There are a sort of men whose visages
Do cream and mantle like a standing pond,
And do a wilful stillness entertain,
With purpose to be dress'd in an opinion
Of wisdom, gravity, profound conceit;
As who should say, 'I am Sir Oracle,
And when I ope my lips let no dog bark'.
O my Antonio, I do know of those
That therefore only are reputed wise
For saying nothing.

(I. i. 88-97)

Gratiano 'speaks an infinite deal of nothing', as Bassanio observes behind his back, and between these two extremes of excess and deficiency differences of natural disposition are reflected in the use of language. In the unfolding action characters are given ample opportunity to play the moralist: the choice between the caskets is performed by each of Portia's suitors as an exercise in high-minded eloquence, while Shylock and his enemies exchange speeches of self-righteous recrimination. But 'wisdom, gravity, profound conceit' are, as Gratiano suggests, the 'outward shows' of attitudes determined by temperament and the inner motions of the blood; conversely, the rhetoric of sententious deliberation and exhortation, the appeals to precept and doctrine, fail to move the affections to their purpose. Moral argument gives way to equivocation, as 'good sentences and well pronounc'd' are wasted upon the currents of natural feeling.

After Portia's reflections in the second scene on the opposition of a 'hot temper' and a 'cold decree', the clown Gobbo takes up this conflict between moral restraint and natural inclination in a parody of the 'serious' action:

My conscience says 'Launcelot, budge not'. 'Budge' says the fiend. 'Budge not' says my conscience. 'Conscience' say I 'you counsel well.' 'Fiend' say I 'you counsel well.' To be rul'd by my conscience, I should stay with the Jew my master, who—God bless the mark!—is a kind of devil; and, to run away from the Jew, I should be rul'd by the fiend, who—saving your reverence—is the devil himself. Certainly the Jew is the very devil incarnation; and, in my conscience, my conscience is but a kind of hard conscience to offer to counsel me to stay with the Jew. The fiend gives the more friendly counsel. I will run, fiend; my heels are at your commandment; I will run.

(II. ii. 20-28)

The sententious arguments of Portia's suitors as they deliberate before the caskets are hardly to be taken more seriously than this. The means which Portia's father has devised for selecting a husband show him to have been both a moralist and an equivocator, the author of riddling inscriptions on the caskets and sententious little rhymes on the scrolls within. This is a kind of guessing game which each of the suitors tries to solve by the processes of reason, but which really works by testing their temperament and affection to Portia rather than their judgement. Morocco chooses gold for the perfectly good reason that only the most precious metal is worthy to contain 'so rich a gem' as Portia, but the hyperbolic imagery rather than the logic of his speech shows that it is the spirit of emulation which sways his choice:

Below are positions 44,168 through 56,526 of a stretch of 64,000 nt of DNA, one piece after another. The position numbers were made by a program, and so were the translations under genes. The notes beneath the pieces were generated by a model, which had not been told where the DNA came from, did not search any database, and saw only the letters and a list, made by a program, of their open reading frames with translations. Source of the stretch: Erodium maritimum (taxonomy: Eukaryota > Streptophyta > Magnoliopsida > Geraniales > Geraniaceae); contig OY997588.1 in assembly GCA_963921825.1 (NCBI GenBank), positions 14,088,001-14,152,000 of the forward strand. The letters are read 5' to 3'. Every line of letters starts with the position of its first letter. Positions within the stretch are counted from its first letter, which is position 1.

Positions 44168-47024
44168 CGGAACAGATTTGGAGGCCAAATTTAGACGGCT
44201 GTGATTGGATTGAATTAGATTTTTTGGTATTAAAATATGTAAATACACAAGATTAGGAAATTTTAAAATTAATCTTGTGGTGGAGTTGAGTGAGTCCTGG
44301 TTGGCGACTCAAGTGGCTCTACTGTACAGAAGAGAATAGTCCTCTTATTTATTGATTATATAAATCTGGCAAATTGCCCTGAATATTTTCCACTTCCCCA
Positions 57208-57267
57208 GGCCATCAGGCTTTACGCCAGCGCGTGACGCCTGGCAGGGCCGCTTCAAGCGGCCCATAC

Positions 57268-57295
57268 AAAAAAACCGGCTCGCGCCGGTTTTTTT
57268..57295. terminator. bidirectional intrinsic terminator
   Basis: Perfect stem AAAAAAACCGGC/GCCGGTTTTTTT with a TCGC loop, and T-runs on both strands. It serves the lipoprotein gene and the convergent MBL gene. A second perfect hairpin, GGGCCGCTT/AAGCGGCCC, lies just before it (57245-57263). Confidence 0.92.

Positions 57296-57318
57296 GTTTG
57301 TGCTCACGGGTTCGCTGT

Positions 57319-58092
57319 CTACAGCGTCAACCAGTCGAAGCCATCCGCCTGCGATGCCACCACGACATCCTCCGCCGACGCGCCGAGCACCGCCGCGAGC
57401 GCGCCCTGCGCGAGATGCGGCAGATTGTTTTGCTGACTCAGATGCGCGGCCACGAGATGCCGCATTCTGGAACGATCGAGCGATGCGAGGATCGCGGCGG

'Who chooseth me shall gain what many men desire'.
Why, that's the lady! All the world desires her;
From the four corners of the earth they come
To kiss this shrine, this mortal-breathing saint.
The Hyrcanian deserts and the vasty wilds
Of wide Arabia are as thoroughfares now
For princes to come view fair Portia.
The watery kingdom, whose ambitious head
Spits in the face of heaven, is no bar
To stop the foreign spirits, but they come
As o'er a brook to see fair Portia.

(II. vii. 37-47)

Morocco's own 'ambitious head' attracts him to the golden casket, because to win her would be to triumph like another Tamburlaine over 'all the world'. Arragon, on the other hand, disdains 'the fool multitude that choose by show', a sentiment of admirable integrity, were it not for his motives:

Because I will not jump with common spirits
And rank me with the barbarous multitudes.

(II. ix. 32-3)

Thus as he turns to the silver casket his otherwise unexceptionable moralizing is discounted by his vanity (his very name suggests 'arrogance'):

'Who chooseth me shall get as much as he deserves'.
And well said too; for who shall go about
To cozen fortune, and be honourable
Without the stamp of merit? Let none presume
To wear an undeserved dignity.
O that estates, degree, and offices
Were not deriv'd corruptly, and that clear honour
Were purchased by the merit of the wearer!

(II. ix. 36-43)

'I will assume desert': with this claim Arragon's affection is shown to be more toward himself than to Portia.

Interspersed with these scenes in Belmont is the parallel action by which Lorenzo successfully steals Jessica from her father's house. 'It is a wise father that knows his own child': Gobbo's line serves to point the contrast between Portia's father and Shylock. Jessica's elopement is to take place during the revelry of the masques, and Shylock's attitude to the 'prodigal' and merry-making Christians is that of a strict puritanical sobriety:

But stop my house's ears—I mean my casements;
Let not the sound of shallow fopp'ry enter
My sober house.

(II. v. 33-5)

Yet here, too, the moralist's stance is determined by a bias of temperament, for Shylock betrays an intense physical repugnance to 'the vile squealing of the wryneck'd fife', while his reiterated instructions to lock up the house suggest that his wise precept ('Fast bind, fast find—A proverb never stale in thrifty mind') is really an emblem of the heart that is closed to human sympathies.